Tom Cruise saves mankind, defeats age in Edge of Tomorrow, his best recent vehicle 

All You Need Is Cruise

All You Need Is Cruise

Tom Cruise continues his never-ending comeback as a middle-aged badass in Edge of Tomorrow, a science-fiction/war movie hybrid that's like Groundhog Day by way of Joe Haldeman's Forever War. Apart from featuring memorably intense action scenes and a playful, dynamic scenario, Edge of Tomorrow is also Cruise's most flattering recent vehicle. It feels like the first film in a long while that doesn't make an issue of the star's age. 

Cruise's tendency to overcompensate by running, jumping, climbing and flexing all over his recent films isn't even distracting in Edge of Tomorrow. You watch Cruise go through his paces as William Cage, an untested soldier who endlessly relives the same battle over and over again. Cage dies so many times, and in so many ways, that by the time he inevitably assumes his role as humanity's last hope, you believe Cruise has earned the right to walk on water.

Based on Hiroshi Sakurazaka's novel All You Need Is Kill, Edge of Tomorrow follows Cage's attempts to help humanity win a crucial D-Day-esque battle against the Mimics, a menacing-looking but otherwise generic group of alien invaders. Cage, formerly a news anchor, is killed in combat but gains the ability to (in his words) "restart the day" every time he dies. With the help of Rita Vrataski (Emily Blunt), a super-soldier who previously suffered from Cage's looper-itis, Cage uses his Sisyphean powers to stop the Mimics by locating and killing their queen-bee leader, the Omega.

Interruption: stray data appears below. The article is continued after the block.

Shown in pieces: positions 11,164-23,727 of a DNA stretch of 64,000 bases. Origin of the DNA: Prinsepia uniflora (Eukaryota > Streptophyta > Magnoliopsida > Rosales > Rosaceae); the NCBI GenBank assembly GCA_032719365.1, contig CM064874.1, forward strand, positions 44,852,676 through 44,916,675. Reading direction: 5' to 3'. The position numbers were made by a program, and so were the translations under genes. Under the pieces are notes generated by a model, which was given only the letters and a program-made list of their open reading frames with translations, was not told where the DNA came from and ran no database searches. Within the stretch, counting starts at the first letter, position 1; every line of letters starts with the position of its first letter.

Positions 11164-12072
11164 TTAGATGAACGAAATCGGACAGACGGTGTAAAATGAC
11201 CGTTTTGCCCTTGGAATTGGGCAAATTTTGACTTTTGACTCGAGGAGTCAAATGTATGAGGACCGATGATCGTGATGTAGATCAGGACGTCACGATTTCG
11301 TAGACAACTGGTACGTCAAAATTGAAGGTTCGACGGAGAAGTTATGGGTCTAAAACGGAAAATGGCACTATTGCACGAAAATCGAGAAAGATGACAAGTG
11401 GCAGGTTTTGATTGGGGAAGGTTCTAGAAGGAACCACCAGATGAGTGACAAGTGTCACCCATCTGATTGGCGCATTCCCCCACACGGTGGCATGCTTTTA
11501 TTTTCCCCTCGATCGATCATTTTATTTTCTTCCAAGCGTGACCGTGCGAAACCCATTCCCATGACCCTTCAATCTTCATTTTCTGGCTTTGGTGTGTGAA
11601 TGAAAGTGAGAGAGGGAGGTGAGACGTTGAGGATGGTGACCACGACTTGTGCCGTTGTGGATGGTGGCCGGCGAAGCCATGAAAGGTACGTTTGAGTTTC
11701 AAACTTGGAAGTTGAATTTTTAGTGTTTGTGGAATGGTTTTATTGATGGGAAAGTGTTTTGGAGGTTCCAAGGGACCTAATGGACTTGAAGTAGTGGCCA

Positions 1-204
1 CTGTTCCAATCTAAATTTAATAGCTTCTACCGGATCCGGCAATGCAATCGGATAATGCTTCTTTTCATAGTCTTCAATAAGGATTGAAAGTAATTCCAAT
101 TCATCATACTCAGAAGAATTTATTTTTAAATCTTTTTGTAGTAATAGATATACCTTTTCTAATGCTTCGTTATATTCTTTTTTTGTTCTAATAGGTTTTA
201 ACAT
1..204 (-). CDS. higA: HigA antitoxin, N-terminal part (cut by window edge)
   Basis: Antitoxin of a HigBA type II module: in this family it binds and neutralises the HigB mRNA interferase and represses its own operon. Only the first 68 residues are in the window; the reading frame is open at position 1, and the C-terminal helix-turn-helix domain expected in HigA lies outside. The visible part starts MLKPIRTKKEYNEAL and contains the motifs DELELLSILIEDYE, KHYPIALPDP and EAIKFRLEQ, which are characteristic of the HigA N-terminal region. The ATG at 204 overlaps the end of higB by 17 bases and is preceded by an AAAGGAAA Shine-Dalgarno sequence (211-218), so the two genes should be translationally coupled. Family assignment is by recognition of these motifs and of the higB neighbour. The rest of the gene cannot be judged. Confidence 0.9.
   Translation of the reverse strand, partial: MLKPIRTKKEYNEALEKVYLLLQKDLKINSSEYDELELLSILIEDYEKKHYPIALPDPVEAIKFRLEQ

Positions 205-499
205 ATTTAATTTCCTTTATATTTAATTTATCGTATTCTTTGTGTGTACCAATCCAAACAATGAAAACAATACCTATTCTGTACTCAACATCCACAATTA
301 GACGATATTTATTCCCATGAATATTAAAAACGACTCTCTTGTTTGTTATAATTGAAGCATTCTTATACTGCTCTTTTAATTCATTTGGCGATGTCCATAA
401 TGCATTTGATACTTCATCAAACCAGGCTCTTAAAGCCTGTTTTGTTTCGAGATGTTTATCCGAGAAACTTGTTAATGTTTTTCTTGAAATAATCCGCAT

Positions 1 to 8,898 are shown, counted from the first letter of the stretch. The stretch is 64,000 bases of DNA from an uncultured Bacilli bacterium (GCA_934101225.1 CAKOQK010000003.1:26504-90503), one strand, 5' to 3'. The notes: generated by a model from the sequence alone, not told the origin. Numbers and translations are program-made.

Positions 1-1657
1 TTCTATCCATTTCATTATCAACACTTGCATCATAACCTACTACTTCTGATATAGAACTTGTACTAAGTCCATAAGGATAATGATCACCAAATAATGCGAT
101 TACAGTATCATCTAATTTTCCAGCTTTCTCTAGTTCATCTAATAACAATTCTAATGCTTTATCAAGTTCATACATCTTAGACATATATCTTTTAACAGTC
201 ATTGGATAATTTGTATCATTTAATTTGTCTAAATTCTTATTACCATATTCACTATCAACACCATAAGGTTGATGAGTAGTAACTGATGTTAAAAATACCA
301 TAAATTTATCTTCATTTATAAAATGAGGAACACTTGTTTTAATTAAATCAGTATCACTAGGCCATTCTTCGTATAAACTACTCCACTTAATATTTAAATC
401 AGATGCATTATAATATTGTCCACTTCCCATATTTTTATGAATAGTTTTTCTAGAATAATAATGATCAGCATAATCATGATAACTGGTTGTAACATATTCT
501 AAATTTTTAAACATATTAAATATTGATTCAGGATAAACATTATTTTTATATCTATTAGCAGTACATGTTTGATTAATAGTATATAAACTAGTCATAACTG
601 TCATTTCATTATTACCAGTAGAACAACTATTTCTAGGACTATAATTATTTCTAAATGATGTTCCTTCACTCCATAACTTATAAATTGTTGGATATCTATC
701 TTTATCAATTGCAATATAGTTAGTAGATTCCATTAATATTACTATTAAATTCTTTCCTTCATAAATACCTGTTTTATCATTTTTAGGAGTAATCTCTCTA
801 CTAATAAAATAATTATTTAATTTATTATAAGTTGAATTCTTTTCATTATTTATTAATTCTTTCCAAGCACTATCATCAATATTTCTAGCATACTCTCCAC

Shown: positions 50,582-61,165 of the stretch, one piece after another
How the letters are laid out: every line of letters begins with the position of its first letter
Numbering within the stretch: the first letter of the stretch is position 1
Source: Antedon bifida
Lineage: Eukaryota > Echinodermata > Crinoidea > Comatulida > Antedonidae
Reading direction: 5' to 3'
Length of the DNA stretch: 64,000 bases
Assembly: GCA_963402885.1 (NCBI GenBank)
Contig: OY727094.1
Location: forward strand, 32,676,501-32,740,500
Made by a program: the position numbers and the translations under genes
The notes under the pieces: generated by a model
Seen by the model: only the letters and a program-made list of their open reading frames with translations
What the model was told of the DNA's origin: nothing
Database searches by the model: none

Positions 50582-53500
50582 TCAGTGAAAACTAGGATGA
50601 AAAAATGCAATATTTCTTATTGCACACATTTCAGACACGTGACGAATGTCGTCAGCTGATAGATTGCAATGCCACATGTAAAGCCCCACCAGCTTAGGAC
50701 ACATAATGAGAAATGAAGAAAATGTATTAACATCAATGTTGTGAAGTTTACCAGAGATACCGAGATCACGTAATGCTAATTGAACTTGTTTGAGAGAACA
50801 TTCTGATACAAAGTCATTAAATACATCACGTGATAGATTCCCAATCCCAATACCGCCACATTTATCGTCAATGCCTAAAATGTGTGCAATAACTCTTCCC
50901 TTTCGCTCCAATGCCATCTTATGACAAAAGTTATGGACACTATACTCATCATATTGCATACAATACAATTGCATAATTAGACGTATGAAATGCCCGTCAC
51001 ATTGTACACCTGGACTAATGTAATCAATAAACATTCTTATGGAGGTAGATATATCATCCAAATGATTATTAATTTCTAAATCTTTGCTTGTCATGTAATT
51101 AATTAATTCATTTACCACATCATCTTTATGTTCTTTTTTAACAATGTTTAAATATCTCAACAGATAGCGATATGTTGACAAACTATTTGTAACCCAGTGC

Cage is vulnerable, and put-upon in ways that Cruise's recent characters haven't been. He's essentially an everyman who becomes Superman, only he becomes stronger by suffering — a lot. He becomes invincible by getting hit by a truck, massacred by Mimics, and (repeatedly) shot in the head. This may seem monotonous, but director Doug Liman (The Bourne Identity, Jumper) and screenwriters Christopher McQuarrie, Jez Butterworth and John-Henry Butterworth do a good job of alternately letting Cruise look like a comically omniscient badass and punishing him by making him cower or explain himself to blinkered, disbelieving supporting characters. The latter is especially funny whenever Cage has to explain himself to Major Sergeant Farell (Bill Paxton), a stubborn commanding officer Cage mistakenly tries to reason with a couple dozen times. Paxton's deliriously goony leer is almost charming enough to steal scenes from Cruise.

But only "almost." At the end of the day, Edge of Tomorrow is Cruise's show — the first of his recent action films that doesn't feel like an impressive vanity project. This is thanks in no small part to Liman's superb action direction. Liman makes you feel like you're vicariously experiencing Cage's nightmare, especially during his first exposure to combat. Modeled on Saving Private Ryan's Omaha Beach sequence, this introductory fight scene is viscerally upsetting. But Liman's use of hand-held photography only serves to complement the battle's already vivid choreography. It's the most upsetting fight scene in a PG-13-rated film in recent memory. It's also a great example of Cruise's versatility. Here's a real star, one who proves his indomitable charisma just by futzing with his battle suit's controls. Long may Cruise reign.

Email arts@nashvillescene.com.

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